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LAXMetrics Week 4: Matthews MVP Watch

Toronto Rock forward Mark Matthews is playing like his MVP self again. It just might not seem like it yet.

After the 20-month layoff brought on by the COVID-19 pandemic, Matthews’s final two seasons in Saskatchewan left something to be desired. While the 2018 MVP was still piling up the points and the assists, his overall game seemed to be lacking a certain punch. The most noticeable change to the towering forward’s game was his relative lack of scoring firepower. A four-time 40-goal scorer, Matthews found the back of the net just 55 total times in his final two seasons for the Rush.

What looked like the beginning of a regression from an aging star has turned out to be an aberration. Now playing in Toronto after an offseason blockbuster trade, the Matthews of old looks to have returned.

While it’s highly unlikely that Matthews flirts with the NLL single-season assist record again, it is entirely possible that he could be back on his way to a 40-goal season. Through two games, the behemoth of a lefty has buried seven goals, including four in his debut against Philadelphia on December 9th. The key to Matthews’s scoring is the way that his efficiency has improved in the small sample size available this year.

Over the last two seasons, Matthews underperformed his goal scoring expectations by 2.39 goals—the 132nd-ranked mark in the league. This year, Matthews has already outperformed his goal projections by 3.62 goals, which ranks him third in the NLL. Matthews is scoring at a greater rate, despite no change to his shooting volume. Over the last two seasons, Matthews averaged just under 7.5 shots on goal per game. This season, he’s averaging exactly 7.5 shots on goal per game. While the quantity of his shooting hasn’t changed, Matthews has been much more lethal when he does pull the trigger.


Mark Matthews has also been efficient in more aspects of the game other than just scoring. His Offensive Efficiency (eOE) has climbed to 3.51 this year from -6.19 a year ago. After ranking in the 41st percentile last season, Matthews now ranks in the 88th percentile—something that is incredibly impressive given Matthews’s high usage rate. He’s scoring efficiently and taking care of the ball as a facilitator. But don’t think that his efficient passing is a product of taking fewer chances. Matthews’s assist numbers don’t tell the whole story.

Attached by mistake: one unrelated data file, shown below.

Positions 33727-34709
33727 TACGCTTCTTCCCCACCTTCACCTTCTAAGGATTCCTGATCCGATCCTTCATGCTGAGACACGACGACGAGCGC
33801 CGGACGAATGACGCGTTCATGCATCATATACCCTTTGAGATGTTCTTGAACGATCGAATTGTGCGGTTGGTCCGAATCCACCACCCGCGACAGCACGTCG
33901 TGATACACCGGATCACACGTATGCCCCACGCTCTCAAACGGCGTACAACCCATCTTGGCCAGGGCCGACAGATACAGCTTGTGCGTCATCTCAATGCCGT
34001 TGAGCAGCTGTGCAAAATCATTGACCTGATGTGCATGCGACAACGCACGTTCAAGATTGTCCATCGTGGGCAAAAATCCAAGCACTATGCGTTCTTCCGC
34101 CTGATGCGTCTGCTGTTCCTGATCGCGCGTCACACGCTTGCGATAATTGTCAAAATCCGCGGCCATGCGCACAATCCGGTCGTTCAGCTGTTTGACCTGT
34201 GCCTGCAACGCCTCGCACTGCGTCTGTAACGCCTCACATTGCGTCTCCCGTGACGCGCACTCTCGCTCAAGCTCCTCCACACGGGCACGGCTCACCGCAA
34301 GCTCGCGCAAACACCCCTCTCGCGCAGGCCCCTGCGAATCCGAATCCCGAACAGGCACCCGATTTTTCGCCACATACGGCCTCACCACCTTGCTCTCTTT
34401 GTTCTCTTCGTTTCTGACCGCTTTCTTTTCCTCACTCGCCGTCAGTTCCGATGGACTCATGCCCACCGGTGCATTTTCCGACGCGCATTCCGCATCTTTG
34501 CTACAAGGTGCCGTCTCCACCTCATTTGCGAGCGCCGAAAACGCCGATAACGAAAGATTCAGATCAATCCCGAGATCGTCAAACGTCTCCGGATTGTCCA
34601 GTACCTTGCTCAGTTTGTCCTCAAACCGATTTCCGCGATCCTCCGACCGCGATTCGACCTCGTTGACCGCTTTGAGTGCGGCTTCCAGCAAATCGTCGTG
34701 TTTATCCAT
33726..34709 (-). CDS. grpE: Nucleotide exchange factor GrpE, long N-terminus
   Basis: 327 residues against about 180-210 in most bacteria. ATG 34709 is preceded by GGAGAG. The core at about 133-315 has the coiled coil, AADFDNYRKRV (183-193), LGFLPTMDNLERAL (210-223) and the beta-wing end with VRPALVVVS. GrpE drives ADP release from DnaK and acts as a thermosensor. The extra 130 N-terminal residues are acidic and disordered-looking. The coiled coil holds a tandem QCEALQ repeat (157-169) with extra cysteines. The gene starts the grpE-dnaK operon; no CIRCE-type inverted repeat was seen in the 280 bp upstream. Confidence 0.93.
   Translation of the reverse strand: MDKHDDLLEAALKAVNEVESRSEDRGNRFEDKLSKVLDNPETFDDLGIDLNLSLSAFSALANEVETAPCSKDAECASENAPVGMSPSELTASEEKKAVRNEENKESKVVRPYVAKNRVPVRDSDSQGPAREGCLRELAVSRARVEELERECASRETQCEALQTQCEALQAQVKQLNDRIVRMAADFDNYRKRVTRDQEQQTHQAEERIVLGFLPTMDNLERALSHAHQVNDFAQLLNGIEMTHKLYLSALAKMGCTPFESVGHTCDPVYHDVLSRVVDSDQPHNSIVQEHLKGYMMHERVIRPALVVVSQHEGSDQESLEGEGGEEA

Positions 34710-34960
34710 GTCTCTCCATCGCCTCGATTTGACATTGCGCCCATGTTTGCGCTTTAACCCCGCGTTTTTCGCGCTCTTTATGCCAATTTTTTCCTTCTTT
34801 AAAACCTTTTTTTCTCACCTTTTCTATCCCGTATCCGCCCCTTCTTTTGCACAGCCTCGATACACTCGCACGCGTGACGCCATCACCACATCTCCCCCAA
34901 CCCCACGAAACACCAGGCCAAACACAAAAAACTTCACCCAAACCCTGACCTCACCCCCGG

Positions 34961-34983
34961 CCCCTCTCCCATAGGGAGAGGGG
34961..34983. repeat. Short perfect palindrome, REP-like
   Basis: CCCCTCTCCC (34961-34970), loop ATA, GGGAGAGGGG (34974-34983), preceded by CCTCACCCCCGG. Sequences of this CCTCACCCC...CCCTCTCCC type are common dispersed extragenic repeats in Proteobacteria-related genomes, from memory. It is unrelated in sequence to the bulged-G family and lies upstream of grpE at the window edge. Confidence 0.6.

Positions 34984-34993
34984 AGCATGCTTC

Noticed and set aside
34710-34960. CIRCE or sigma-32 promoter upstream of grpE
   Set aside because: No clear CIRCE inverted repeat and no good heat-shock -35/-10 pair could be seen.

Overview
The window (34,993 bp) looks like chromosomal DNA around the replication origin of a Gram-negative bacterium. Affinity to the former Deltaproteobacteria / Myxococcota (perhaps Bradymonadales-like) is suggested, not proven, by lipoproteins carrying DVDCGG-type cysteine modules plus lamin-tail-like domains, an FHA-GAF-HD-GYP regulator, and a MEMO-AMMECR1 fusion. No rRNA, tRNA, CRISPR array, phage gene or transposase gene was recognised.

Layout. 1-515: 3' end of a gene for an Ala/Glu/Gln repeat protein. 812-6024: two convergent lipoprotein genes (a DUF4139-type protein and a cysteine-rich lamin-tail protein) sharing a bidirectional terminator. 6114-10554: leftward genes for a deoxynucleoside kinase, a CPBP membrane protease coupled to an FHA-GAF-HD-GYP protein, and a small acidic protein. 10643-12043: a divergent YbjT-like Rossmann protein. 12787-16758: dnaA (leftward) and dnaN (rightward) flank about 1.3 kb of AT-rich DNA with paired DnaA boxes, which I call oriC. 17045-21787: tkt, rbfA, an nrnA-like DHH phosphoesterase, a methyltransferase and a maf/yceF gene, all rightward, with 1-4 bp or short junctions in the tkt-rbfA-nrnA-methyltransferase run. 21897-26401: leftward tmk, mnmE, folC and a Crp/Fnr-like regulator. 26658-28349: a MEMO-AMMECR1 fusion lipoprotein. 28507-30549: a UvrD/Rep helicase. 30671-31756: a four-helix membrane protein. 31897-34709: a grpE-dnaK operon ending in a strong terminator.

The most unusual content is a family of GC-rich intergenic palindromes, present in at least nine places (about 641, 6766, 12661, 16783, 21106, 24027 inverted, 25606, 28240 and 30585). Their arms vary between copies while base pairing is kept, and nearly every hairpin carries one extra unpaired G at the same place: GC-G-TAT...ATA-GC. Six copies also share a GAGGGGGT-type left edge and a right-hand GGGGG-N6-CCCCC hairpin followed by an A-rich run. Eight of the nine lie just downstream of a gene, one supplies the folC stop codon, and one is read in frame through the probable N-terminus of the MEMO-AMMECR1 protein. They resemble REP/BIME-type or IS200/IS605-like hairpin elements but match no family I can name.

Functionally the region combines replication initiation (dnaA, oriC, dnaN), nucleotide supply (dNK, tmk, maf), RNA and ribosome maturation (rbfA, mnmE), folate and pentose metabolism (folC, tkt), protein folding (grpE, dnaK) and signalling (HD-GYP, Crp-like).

With just four assists, Matthews is well behind his career per-game pace. But even if his traditional assist numbers don’t suggest that Matthews is passing as well as ever, the LaxMetrics.com passing stats do.

Including this season, Matthews has averaged just over 6.5 Total First Order Chances per game over the last three years. This means that on average, Matthews creates 6.5 high-quality scoring chances for his teammates each game.

Where his assist numbers this year don’t measure up to his production the last two seasons, his chance creation is the same. This is because Matthews’s Rock teammates are converting those chances at an exceptionally low rate.

Per LaxMetrics.com, through two games, the Rock have converted just 7.7% of Matthews’s First Order Chances into goals—the league average First Order Conversion Rate over the last two-plus seasons is roughly 33%. This is significant because it means that we can expect to see a climb in Matthews’s assist numbers as the season goes on. Even if his First Order Conversion Rate doesn’t rise all the way to the league average, a regression to the mean in the range of 25%—still quite low relatively speaking—would account for a tripling of his current assist output. Simply put, if Matthews keeps passing the way that he has been, he is virtually guaranteed to see a significant spike in his assist rate as the season wears on.

While the Rock have averaged 12 goals per game over their first two contests, they also can expect to see an overall rise in their efficiency in the coming weeks. Toronto’s First Order Conversion Rate of 20.8% is the second-lowest in the NLL. Only Panther City (19.7%) has been worse at converting their high-quality chances into goals. But while they rank 14th in conversion rate, the Rock rank fourth in the number of high-quality chances they produce per game. Once again, it’s a simple game of regression to the mean. If the league average conversion rate is 33%, the Rock can expect their rate of 20.8% to climb somewhat significantly, even if it remains below average.

But let’s get back to Matthews.

If we understand that his passing metrics are highly likely to improve in the coming weeks and believe that he can maintain his efficiency as a scorer and passer, Matthews could become a legitimate MVP candidate by season’s end.

If he stays healthy and if his scoring stays consistent, Matthews will likely score between 40 and 50 goals. Should his production of high-quality chances remain steady as it has the last two years and his First Order Conversion Rate climb near the mean, Matthews can expect to finish the year with somewhere between 65 to 80 assists. Even on the conservative end of those projections, Matthews would be looking at a point total in the 105-115 range. If Toronto continues to look like the top-end team that preseason projections expected them to be, Matthews will be in the MVP discussion at the conclusion of the season.